Vesicles coated in filamentous actin.
A toxin that binds specifically to the interface between filamentous actin (F-actin) subunits. Phalloidin conjugated to fluorescent dyes has been widely used for imaging F-actin in eukaryotic cells such as Saccharomyces cerevisiae but has not proved useful for staining F-actin in many filamentous fungi.
A structural protein that forms a cage-like, polyhedral molecular arrangement (a triskelion) composed of three heavy chains and three light chains. Clathrin shapes and coats vesicles during their formation.
- Wiscott–Aldrich syndrome protein
(WASP). Founding member of a family of activators of the actin-related protein 2/3 (Arp2/3) complex that participate in signal transduction to the actin cytoskeleton.
A superfamily of motor proteins that bind to microfilaments and couple ATP hydrolysis to force generation. Class I myosins are monomeric and are involved in endocytosis. Class II myosins are dimeric and can form filaments, which is important for their conserved role in cytokinesis. Class V myosins are dimeric processive motors that translocate cargoes along actin cables.
A conserved actin-crosslinking protein that contains a conserved 100 amino acid calponin homology domain found in many actin-binding proteins.
A vital, membrane-selective, amphiphilic styryl dye commonly used to study endocytosis, vesicle trafficking, and organelle organization and movement in living fungal cells.
- Lucifer yellow
A vital fluorescent dye used as a marker for fluid-phase endocytosis.
Large protein dimers that nucleate the formation of filamentous actin by the processive addition of globular actin to the barbed ends of actin microfilaments.
An actin-binding protein that binds to and stabilises filamentous actin, promoting actin cable formation.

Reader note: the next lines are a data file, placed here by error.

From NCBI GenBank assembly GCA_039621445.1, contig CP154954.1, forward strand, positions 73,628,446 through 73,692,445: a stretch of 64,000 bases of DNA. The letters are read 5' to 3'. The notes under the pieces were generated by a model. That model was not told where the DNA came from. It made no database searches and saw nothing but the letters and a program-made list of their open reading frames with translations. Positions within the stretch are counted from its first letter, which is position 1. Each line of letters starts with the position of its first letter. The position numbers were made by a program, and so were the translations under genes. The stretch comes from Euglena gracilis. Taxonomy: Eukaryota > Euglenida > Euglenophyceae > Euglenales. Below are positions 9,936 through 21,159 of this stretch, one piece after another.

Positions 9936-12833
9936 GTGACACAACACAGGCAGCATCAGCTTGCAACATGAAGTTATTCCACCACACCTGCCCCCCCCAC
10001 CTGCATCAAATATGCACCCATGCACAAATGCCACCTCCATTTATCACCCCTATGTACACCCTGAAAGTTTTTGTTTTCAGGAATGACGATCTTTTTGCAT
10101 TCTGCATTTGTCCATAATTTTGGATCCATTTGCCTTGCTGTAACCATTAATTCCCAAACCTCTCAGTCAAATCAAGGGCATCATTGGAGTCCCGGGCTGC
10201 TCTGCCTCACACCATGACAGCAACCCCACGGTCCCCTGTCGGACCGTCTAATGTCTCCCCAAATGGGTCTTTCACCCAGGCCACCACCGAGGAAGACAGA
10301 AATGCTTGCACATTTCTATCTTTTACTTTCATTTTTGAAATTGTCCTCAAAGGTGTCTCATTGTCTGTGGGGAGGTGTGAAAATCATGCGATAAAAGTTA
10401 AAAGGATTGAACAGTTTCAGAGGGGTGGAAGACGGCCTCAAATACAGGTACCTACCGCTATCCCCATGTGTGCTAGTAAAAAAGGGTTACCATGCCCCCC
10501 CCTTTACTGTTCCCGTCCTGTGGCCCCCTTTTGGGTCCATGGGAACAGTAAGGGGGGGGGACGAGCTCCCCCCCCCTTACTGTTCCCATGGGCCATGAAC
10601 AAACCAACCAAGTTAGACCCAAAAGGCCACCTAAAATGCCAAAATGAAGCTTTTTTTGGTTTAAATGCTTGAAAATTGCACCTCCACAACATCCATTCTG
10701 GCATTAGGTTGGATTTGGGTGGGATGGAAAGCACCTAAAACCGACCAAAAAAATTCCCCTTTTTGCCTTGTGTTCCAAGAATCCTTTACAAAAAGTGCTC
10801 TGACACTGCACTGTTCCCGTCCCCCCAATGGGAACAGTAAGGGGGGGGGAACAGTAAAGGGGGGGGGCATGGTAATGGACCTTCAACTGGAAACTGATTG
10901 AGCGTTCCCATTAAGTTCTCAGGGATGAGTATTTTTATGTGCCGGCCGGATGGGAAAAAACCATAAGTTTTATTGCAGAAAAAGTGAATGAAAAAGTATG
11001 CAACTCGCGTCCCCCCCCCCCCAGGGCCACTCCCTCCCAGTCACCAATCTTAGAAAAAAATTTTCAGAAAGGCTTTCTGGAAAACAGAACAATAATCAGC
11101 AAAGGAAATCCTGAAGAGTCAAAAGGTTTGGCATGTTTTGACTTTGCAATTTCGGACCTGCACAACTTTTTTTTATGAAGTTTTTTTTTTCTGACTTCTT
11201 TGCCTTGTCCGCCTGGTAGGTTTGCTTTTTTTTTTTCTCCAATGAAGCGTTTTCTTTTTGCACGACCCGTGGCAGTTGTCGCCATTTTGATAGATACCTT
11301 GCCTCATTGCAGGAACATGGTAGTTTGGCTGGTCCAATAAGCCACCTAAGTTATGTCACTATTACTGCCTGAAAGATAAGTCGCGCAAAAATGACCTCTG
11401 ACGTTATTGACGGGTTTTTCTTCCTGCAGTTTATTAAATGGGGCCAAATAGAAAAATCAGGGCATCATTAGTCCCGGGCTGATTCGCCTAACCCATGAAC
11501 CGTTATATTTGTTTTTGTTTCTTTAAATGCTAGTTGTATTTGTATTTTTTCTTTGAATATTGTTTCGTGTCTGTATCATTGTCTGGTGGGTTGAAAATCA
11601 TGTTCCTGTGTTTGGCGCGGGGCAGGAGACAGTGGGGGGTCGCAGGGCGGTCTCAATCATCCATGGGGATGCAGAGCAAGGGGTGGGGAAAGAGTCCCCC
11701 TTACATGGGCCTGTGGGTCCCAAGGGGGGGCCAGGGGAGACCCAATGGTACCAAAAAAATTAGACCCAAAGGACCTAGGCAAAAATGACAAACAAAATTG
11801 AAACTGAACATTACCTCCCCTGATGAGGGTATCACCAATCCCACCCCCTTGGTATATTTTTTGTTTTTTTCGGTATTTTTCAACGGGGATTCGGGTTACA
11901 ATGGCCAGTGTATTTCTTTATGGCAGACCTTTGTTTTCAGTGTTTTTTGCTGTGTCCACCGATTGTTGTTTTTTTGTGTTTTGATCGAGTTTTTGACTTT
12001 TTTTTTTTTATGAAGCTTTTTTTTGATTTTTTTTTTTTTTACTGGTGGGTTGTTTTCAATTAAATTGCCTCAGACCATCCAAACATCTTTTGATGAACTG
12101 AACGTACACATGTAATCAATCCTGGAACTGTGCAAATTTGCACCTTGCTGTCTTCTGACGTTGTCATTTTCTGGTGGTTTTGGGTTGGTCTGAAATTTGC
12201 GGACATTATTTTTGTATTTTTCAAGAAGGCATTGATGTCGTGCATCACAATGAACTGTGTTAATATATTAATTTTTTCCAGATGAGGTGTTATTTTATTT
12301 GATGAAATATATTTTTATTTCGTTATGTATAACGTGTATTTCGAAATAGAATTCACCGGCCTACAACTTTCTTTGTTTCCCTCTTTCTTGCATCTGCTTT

- Golgi equivalents
Single Golgi cisternae that are produced by most filamentous fungi instead of the stacks of cisternae found in animal and plant cells. These organelles process and package macromolecules that are destined for secretion.
- Conidial anastomosis tubes
Specialized cell protrusions or short hyphae that emerge from asexual fungal spores (conidia) and mediate cell fusion during colony initiation.
An adaptor protein that participates in signal transduction and actin reorganization in mammalian cells.
Pertaining to a gene: masking the phenotypic effect of another gene.
A multiprotein complex involved in determining where vesicles dock and fuse with the plasma membrane.
A Drosophila melanogaster scaffold protein that interacts with and organizes structural components of the contractile actin ring. Other eukaryotes encode anillin-related proteins with similar functions.
An actin-binding protein that crosslinks filamentous actin and associates with the plasma membrane.
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Berepiki, A., Lichius, A. & Read, N. Actin organization and dynamics in filamentous fungi. Nat Rev Microbiol 9, 876–887 (2011). https://doi.org/10.1038/nrmicro2666